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Role of the Swan-Ganz catheter in the ICU

A randomized, controlled trial of the use of pulmonary-artery catheters in high-risk surgical patients.
Sandham JD, Hull RD, Brant RF, Knox L, Pineo GF, Doig CJ, Laporta DP, Viner S, Passerini L, Devitt H, Kirby A, Jacka M
N Engl J Med 2003 Jan 2;348(1):5-14.
abstract (from PubMed)


[Note: this summary was provided by Dr. Corrado Marini]



Patients treated with PAC-guided therapy may have increased mortality. There is controversial evidence surrounding the benefits of PAC-guided therapy in surgical patients.


? Subjects: High-risk surgical patients undergoing either elective or emergency surgical procedures including abdominal, thoracic, major vascular, and orthopedic operations. Patients eligibility criteria included age ? 60 with American Society of Anesthesiologists (ASA) class III or IV in patients scheduled to undergo elective or emergency major abdominal, vascular, thoracic or hip-fracture surgery.

? Intervention: 1994 out of 3803 patients screened were randomized into two groups: a standard-care group (997 patients) and a PAC group (997 patients). Patients in the standard-care group were treated without a PAC, but were allowed to have measurement of central venous pressure. Patients in the catheter group had a PAC inserted before surgery and had treatment guided by physiological end-points, namely, an oxygen delivery index of 550 to 600 ml per minute per square meter and a cardiac index between 3.5 and 4.5 liters per minute per square meter with a mean arterial pressure of 70 mm Hg, a PCWP of 18 mm Hg, a heart rate less than 120 beats per minute, and a hematocrit greater than 27%. The strategy to reach the specific end-points in the PAC group included, in order of priority, volume loading, inotropic therapy, vasodilator therapy, and blood transfusions, if Hct was less than 27%. Clinical data acquired in both groups included New York Heart Association (NYHA) functional class, Goldman Cardiac Risk Index, vital capacity, and forced expiratory volume in one second. Vital status at 6 and 12 months was established by telephone contact in both groups.

? Outcome analysis: The primary outcome was in-hospital mortality from any cause (crude mortality). Secondary outcomes were 6 and 12-months mortality, and in-hospital morbidity. In-hospital morbidity was defined by the occurrence of one of the following events:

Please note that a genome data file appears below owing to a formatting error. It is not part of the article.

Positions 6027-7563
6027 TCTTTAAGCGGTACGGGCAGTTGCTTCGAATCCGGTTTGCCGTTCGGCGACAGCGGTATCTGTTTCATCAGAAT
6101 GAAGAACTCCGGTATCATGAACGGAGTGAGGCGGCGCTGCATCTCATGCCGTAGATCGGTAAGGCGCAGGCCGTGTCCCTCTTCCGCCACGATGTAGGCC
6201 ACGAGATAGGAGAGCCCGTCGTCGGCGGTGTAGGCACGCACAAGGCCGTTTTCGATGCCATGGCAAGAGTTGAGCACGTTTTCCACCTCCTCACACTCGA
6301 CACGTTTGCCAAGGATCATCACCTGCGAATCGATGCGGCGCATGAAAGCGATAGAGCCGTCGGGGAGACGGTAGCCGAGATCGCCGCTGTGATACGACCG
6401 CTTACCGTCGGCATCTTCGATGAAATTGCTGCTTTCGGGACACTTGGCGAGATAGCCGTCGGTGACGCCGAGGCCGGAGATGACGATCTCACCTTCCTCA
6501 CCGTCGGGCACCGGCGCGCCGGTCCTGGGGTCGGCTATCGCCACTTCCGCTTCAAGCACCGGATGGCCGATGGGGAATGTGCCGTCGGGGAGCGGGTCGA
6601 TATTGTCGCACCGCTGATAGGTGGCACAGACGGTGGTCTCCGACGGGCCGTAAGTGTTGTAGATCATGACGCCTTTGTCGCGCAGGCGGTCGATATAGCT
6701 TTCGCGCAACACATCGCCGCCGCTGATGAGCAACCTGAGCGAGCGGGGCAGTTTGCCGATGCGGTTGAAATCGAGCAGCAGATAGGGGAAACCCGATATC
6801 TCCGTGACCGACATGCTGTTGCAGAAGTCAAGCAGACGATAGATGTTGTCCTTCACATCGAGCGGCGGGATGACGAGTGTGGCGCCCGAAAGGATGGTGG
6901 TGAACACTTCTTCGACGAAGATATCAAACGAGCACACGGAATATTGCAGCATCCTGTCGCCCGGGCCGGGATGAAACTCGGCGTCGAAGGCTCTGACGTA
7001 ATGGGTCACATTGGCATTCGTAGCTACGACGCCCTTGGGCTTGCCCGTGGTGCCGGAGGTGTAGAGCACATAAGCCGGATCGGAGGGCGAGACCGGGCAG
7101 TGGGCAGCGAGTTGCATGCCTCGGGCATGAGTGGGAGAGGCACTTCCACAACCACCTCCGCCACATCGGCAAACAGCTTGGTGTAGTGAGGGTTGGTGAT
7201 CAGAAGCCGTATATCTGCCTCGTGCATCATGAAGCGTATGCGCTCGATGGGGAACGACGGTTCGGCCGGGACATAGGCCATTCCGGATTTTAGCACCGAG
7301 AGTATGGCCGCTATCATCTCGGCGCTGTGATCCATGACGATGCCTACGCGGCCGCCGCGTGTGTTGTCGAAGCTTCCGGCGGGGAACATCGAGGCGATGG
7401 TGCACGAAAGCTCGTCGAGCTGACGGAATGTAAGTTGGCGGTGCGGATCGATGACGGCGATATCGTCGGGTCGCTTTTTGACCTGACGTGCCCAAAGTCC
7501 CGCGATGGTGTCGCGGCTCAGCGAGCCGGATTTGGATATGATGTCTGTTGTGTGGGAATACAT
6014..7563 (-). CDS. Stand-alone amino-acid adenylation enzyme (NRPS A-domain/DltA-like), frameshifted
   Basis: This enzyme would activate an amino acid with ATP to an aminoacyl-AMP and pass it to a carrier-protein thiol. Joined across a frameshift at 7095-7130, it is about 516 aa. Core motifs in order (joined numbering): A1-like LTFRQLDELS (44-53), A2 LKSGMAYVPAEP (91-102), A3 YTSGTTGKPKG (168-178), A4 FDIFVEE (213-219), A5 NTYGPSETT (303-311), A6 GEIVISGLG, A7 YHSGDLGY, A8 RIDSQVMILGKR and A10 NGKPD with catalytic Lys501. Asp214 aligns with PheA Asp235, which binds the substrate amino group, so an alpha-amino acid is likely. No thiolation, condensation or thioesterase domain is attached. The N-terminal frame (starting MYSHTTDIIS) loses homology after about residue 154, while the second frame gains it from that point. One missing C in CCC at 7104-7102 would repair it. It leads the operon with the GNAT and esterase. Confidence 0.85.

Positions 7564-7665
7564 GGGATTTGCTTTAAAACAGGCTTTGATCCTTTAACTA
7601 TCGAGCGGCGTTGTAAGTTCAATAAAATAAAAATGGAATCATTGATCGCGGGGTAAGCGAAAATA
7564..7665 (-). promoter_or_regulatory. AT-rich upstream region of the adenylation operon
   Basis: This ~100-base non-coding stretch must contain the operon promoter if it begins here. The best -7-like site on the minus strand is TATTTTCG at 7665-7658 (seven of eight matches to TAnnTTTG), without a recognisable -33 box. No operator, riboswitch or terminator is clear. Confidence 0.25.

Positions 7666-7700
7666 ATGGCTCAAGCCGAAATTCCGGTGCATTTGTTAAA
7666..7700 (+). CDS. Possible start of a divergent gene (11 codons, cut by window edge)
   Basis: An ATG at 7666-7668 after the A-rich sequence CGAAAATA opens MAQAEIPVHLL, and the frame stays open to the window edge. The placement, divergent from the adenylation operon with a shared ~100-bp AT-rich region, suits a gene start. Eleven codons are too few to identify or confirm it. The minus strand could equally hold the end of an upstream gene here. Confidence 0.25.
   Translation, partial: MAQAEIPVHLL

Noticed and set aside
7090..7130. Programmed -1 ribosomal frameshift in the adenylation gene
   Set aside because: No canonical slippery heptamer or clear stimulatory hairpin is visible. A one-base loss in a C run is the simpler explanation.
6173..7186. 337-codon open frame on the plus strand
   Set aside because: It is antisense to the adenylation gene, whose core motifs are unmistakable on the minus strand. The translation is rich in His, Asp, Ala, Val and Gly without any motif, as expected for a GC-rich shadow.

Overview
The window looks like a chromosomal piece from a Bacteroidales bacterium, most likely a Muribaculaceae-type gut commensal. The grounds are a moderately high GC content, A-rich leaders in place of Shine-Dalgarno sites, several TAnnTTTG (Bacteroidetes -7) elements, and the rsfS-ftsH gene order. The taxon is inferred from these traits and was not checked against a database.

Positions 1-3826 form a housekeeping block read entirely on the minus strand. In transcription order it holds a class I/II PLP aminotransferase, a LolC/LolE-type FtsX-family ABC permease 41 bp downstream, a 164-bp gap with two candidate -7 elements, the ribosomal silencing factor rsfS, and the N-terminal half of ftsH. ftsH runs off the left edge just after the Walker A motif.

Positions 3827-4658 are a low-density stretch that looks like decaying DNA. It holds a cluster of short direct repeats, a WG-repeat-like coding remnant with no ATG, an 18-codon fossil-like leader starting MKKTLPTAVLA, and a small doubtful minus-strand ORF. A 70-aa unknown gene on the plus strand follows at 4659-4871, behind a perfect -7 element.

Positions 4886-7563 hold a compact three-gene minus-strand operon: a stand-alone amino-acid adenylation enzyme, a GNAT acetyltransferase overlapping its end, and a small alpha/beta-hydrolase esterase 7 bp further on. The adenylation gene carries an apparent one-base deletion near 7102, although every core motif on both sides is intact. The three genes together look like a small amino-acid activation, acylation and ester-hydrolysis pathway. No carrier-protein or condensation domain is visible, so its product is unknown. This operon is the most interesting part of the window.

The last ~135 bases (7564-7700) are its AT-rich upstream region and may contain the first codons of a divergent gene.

? Myocardial infarction defined by the presence of a new Q-wave on ECG or ECG changes with increased CPK-MB fraction or troponin

? CHF assessed on the basis of CXR interpreted by an observer unaware of protocol assignment

? Arrhythmia based on ECG or rhythm strip

? Pneumonia according to CDC criteria

? Pulmonary embolism documented at autopsy or by pulmonary angiography, positive CTPA, high-probability V/Q scan or positive Duplex scan of legs

? Renal failure defined by a 50% increase in creatinine concentration or the need for dialysis

? Hepatic failure defined by a serum bilirubin concentration greater than 34 mmol per liter and an increase in PT > 3 seconds

? Sepsis from the CV or PAC defined by inflammation at the catheter site in association with systemic sepsis and positive blood cultures and positive catheter cultures

Statistical Analysis

The sample size was calculated to provide a > 90% power to detect a difference in mortality rates of 10% and 15% in the two groups, allowing a two-sided alpha of 0.05 (if I understand correctly this assumption, the authors were postulating a treatment effect of 33% because a reduction in mortality from 15% to 10% corresponds to a relative risk reduction of 33.3%). Additional calculations (certainly done after the observation of a mortality of 7.7% in the standard-care group) confirmed a 78% power to distinguish between mortality rates of 5% and 8% (I have checked this value and in fact is correct; it assumes a treatment effect of 37.5%. However if one wished to maintain the 90% power with a two-tailed alpha of 0.05 used in the initial calculation of sample size to detect differences between these two values [8% and 5%] then one would need 1488 patients in each arm of the study). I wonder why the authors were happy to accept this extreme decrease in the power to detect a difference!

No crossover was allowed. Analysis, done with unpaired t-test or Wilcoxon rank-sum test for continuous variables and Fisher?s exact test or chi-square test for proportions, was on an intention-to-treat basis.


? 6-month survival: 88.1% [95% CI: 86.0 to 90.1] in the standard-care group as opposed to 88.7% [95% CI 85.3 to 89.5] in the PAC group (p >0.05)

? 12-month survival: 83.9% [95% CI: 81.6 to 86.2] in the standard-care group as opposed to 83% [95% CI: 80.6 to 85.4] in the PAC group (p>0.05)

? Pulmonary embolism: zero in the standard-care group vs. 8 (0.8%) in the PAC group (p=0.004)

? No difference in the other secondary outcome including MI, CHF, arrhythmia, renal failure, hepatic failure, sepsis

Conclusions by the authors

In elderly high-risk surgical patients who undergo elective or emergency major surgery there is no advantage to therapy guided by a PAC as compared to standard care


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